Richard Cornford wrote:

> RobG wrote:

>
[...]

>

> Irrelevant if you have to do that anyway.
The strategy is to emulate ceil/floor, i.e. ensure that +ve numbers are

always 'rounded' up and -ve always 'rounded' down. This can be done by

adding 1 to +ve and subtracting 1 from -ve and truncating. The trick is

to do the logic for determining +ve/-ve, add/subtract and truncate with

the quickest algorithm.

I want numbers like 0.1 to become 1 (add 1 and truncate or use ceil) and

-0.1 to become -1 (subtract 1 and truncate or use floor).

It seems simply adding/subtracting and letting the browser truncate when

setting style.left/top is not reliable - small 'jitters' occur randomly

near the end of the movement, different browsers have different

behaviours. I was pretty sure I'd be told to pass integers.

>>than Math.ceil/floor. Naturally I'd like to use that since

>>it's so much quicker.

>

>

> Subtraction is no substitute for rounding.
In the context described above, it kinda works, but not reliably, so I

guess you're right.

[...]

>

> No. Many browsers will happily make pixel approximations of non-integer

> values (they need to in order to cope with em, %, etc. units), but some

> go belly up. It is much safer only to ask for pixel positions in

> integers.
Agreed, and the results are inconsistent across browsers so it's a poor

strategy - unless unpredictable jitters with imprecise movement are

intended.

>>or should I be making x an integer first (using

>>parseInt or Math.ceil/floor)?

>

> <snip>

>

> No. If you want to turn a number with a fractional part into an integer

> suitable for use in positioning in the quickest way possible use:-

>

> x | 0

>

> - or:-

>

> x >> 0

>

> - as the bitwise operations truncate their operands to 32 bit signed

> integer values (except for - >>> -, which uses ToUint32 internally

> instead of ToInt32). 32 bit signed integers are sufficiently big to cove

> all realistic pixel positioning and dimension requirements.
Here's my final version. moveBy is generated by some function of the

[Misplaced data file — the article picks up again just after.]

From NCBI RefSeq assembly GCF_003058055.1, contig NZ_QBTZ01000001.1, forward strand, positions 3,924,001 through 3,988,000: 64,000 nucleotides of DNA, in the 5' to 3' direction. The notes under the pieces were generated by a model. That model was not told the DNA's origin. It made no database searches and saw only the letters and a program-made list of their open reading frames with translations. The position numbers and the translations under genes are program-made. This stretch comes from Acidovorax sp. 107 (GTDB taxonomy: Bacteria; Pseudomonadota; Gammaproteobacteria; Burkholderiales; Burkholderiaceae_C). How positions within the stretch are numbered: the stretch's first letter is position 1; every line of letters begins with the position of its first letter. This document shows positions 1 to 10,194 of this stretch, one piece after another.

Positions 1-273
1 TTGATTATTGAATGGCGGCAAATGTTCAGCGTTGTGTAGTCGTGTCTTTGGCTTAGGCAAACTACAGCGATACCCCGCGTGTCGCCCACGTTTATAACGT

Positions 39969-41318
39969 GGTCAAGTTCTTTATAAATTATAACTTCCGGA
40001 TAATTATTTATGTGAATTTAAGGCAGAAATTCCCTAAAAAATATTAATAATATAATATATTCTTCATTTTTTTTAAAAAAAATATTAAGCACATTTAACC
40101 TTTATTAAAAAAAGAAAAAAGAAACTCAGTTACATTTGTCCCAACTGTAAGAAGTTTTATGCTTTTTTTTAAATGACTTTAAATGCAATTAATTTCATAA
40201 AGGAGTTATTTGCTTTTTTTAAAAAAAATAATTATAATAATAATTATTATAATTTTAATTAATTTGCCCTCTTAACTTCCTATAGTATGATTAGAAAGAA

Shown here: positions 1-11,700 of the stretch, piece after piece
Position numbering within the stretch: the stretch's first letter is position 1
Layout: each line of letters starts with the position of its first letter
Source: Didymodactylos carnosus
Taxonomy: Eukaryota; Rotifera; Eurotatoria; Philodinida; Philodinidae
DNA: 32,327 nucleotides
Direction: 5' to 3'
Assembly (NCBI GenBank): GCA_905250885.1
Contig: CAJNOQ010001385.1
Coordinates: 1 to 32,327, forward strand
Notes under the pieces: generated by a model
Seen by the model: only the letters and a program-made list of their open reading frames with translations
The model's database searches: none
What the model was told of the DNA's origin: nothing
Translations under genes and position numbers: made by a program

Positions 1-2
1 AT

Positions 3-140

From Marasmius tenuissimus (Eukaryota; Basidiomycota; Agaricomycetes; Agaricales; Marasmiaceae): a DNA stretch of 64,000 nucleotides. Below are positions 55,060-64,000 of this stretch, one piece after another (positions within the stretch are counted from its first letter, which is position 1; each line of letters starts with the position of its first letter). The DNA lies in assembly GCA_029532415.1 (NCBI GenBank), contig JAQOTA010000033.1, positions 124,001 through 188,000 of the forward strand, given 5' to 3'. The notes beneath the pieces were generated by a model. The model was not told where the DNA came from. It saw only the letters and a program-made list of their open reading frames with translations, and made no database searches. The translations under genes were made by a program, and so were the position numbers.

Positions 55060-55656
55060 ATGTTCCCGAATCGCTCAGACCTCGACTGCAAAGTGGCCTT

distance between two elements:

if ( moveBy ) {

setPos( obj, ((moveBy > 0)? ( moveBy+=1 | 0 ) : ( moveBy-=1 | 0 ) ));

}

It's neatly symmetrical, fast and +ve/-ve movement and truncating are

dealt with in one go.

Which is at least as fast as simply adding/subtracting one and is faster

by a factor of about 15 than the equivalent:

setPos( obj, ((moveBy > 0)? Math.ceil(moveBy) : Math.floor(moveBy)));

>

> Generally, if you want fast math for pixel positioning work try to use

> bitwise operators, particularly at the end of sequences of calculations.

> For example, halving a dimension can be done as - ( x >> 1 ) - and be

> guaranteed to return an integer result (so will not then need to be

> floored), so:-

>

> ((totalWidth - elementWidth) >> 1)

>

> - gives you a guaranteed integer result that is no bigger than half of

> the width not taken up by elementWidth, ideal for centring an element in

> a space, and without the need for further rounding.
Yes, but I need to account for direction (+ve -ve) and would like to

have that done within a single step as above.

>

> <snip>

>

>> i = this.form.num.value;

>> s = new Date();

>> while ( i-- ) {

>> ( x>0 )? parseInt(x)+1 : parseInt(x)-1;

>

> <snip>

>

> It is difficult for me to tell what you are after from this. My
It's just a test of part of my logic, on its own it's pretty

meaningless. ;-p

[...]

>

> Many expressions can be used to give +1/-1 results based on

> Math.random(), E.G.:-

>

> Math.random()<0.5 ? +1 : -1 // fastest on average, by a

> // small margin

>

> (((Math.random()<0.5)&& +1)||-1)

>

> ((Math.random()+0.5)<<1)-1

>

> ((Math.random()<0.5)<<1)-1

>

> So given a positive distance - d - that starts truncated/floored to an

> integer, but must be made at least 1, and a direction - v -, that will

> be either -1 or +1, you might have:-

>

> (d + !d) * v

>

> - where if - d - is non-zero - !d - is false, adding zero after

> type-conversion to a number, and when - d - is zero - !d is true, adding

> 1 following type-conversion. Then the dimensions - d -,

> truncated/floored and adjusted by one,if needed, only in one direction,

> is multiplied by +1 or -1 to give an integer distance in one of two

> opposite directions.
Actually I'm trying to avoid random movement (!) but thanks for the tip,

I'm sure it will come in handy.

--

Rob